Rural youth, innovation and tradition: the challenge of a new order

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Rural youth, innovation and tradition: the challenge of a new order

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The year of 2020 is unprecedented. In the midst of the COVID-19 pandemic, health and agriculture services have continued to operate non-stop. Although the agricultural sector has not had the possibility of a reflective truce, its reinvention is indispensable today. In fact, it is already beginning to take place with young people at the heart of it.

In January 2020, IFAD launched the Rural Youth Innovation Award in Latin America and the Caribbean. Financed by the China-IFAD SSTC Facility, the project maps and promotes youth-led initiatives that pave the way for bottom-up solutions for South-South and Triangular Cooperation in rural development.

The Award brings together the private sector, academia and international organisations to promote effective solutions to challenges faced by smallholder farmers. It also gives a seat at the table for emerging actors that will play a crucial role in challenging times: rural youth.

The response was massive: 570 initiatives were sent by young people from 23 countries in the region. The projects show that rural youth have a true vision for their future.

From Colombia, Sembrando Vida (Seeding Life) was awarded in the Climate Action category and is led by Karem Bejarano. The project that began as a family forestry nursery could have gone unnoticed had Karem not gone further and started reforestation campaigns. So far, Karem has secured the participation of more than 150 families from the region and, even, from other countries.

"This initiative was born out of necessity," says Karem. Convinced that reforestation needs to walk hand-in-hand with social inclusion, the young woman involved the whole community. She aims to generate formal permanent jobs, especially for women heads of household.

The same enthusiasm is shared by the Grupo de Jovens Coletores de Sementes do Cerrado (Cerrado`s Youth Seed Collectors Group). They focus on the reforestation of the Nascentes Geraizeiras Sustainable Development Reserve (RDS), in the Brazilian state of Minas Gerais. With 20 per cent of its area degraded, the inhabitants of the region have been working since 2017 to recover their biome with seed collecting and sowing activities.

Nondas Ferreira, the initiative’s representative, shares how their activities generate income and improve quality of life, although it is clear that “the income from trading seeds has to be a means, not an end. The end has to be the ecosystem and water recovery, and the healing of people’s life and dignity”. The activities are carried out collectively by 33 traditional communities, through knowledge exchange and training on land restoration techniques. For the participants, the results are surprising and important for this kind of Reserve, which only exist in two areas of Brazil.

In another Brazilian region, Raiz Capixaba (Capixaba Roots) values the work of small organic producers in the state of Espírito Santo. Since 2018, José Eduardo has been carefully analyze the supply and demand between smallholder farmers and companies. The start-up team have developed a system to track organic agricultural production and offer this information to the private sector in a transparent and direct way.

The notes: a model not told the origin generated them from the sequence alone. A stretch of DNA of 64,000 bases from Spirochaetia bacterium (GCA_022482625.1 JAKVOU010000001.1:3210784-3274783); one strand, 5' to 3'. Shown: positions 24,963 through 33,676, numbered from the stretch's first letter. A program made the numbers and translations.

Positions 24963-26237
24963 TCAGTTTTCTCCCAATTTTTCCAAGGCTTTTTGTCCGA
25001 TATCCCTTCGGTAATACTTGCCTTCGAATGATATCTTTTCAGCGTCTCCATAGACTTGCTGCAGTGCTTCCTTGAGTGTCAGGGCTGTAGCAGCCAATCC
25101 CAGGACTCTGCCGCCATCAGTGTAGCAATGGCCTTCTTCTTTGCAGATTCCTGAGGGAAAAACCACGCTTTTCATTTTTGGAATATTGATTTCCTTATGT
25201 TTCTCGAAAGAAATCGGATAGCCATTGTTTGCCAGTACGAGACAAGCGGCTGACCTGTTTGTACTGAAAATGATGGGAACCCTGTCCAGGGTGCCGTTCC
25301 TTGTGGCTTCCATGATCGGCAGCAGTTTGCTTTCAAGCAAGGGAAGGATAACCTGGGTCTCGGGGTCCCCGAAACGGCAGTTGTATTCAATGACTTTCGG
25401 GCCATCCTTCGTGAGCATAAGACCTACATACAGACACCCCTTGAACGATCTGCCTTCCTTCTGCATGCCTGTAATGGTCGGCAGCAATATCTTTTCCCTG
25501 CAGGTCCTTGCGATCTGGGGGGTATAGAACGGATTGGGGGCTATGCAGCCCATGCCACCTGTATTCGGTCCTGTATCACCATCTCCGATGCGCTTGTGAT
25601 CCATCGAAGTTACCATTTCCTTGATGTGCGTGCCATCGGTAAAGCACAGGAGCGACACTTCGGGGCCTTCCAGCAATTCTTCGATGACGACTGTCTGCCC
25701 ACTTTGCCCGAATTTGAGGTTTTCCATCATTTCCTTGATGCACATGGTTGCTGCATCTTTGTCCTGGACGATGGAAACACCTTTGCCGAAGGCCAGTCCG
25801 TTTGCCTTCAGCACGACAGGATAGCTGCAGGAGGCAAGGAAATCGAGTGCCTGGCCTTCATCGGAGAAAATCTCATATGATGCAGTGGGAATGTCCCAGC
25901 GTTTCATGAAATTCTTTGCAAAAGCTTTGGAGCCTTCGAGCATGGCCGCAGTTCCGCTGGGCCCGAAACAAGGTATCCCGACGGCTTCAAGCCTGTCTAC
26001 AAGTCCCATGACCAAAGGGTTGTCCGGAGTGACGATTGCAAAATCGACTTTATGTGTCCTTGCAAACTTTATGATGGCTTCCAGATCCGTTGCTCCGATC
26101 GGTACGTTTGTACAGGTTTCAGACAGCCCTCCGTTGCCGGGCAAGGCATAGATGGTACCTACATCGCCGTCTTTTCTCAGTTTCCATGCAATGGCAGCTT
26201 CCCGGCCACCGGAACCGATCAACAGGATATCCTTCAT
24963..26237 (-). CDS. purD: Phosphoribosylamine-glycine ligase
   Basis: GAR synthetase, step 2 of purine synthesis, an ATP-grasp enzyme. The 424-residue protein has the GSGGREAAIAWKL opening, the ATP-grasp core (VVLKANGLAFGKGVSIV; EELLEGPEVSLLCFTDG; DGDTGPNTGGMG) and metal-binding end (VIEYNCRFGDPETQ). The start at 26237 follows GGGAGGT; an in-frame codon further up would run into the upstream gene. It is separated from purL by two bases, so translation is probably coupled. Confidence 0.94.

Today, around 70  companies have responded positively to the initiative. In addition, they benefit around 130 families of producers. "Raiz Capixaba's gaze is from the countryside to the city and not the other way around," said José Eduardo, who works and maintains permanent contact with certified organic producers in his state. A relationship that actually benefits all actors in the region’s food system.

Technology and technical knowledge are also present in the Mexican initiative Hexa Biotech, awarded in the Sustainability category. Since 2014, Gerardo, CEO of the initiative, has been inspired by the insect industry - the entomoindustry - and started research on the black soldier fly.

The team bred, reproduced and recovered lab larvae, and fed them with organic waste. “We separate the waste that can be used to grow the larvae. Some of it can be used to produce fish and chicken rations, besides a great variety of other products”, said Amín, the initiative's biotechnology engineer. Hexa Biotech concept is definitely cutting edge.

These four young people bring together different talents to come up with innovative solutions to address challenges in rural development. And they are not alone, another six awardees also work in different areas to increase rural income and improve living conditions in the countryside.

When the project ends in July 2021, all initiatives will have complemented a mentoring programme and receive training on business strategy, marketing, and sales. They will also take part in exchange meetings with IFAD-funded projects, private partners and development institutions.

The ultimate goal is to replicate the winning initiatives in different countries in the region. It has been a difficult year, no doubt, but by no means a year without a future. A future that is in the hands of rural youth with ideas and ideals.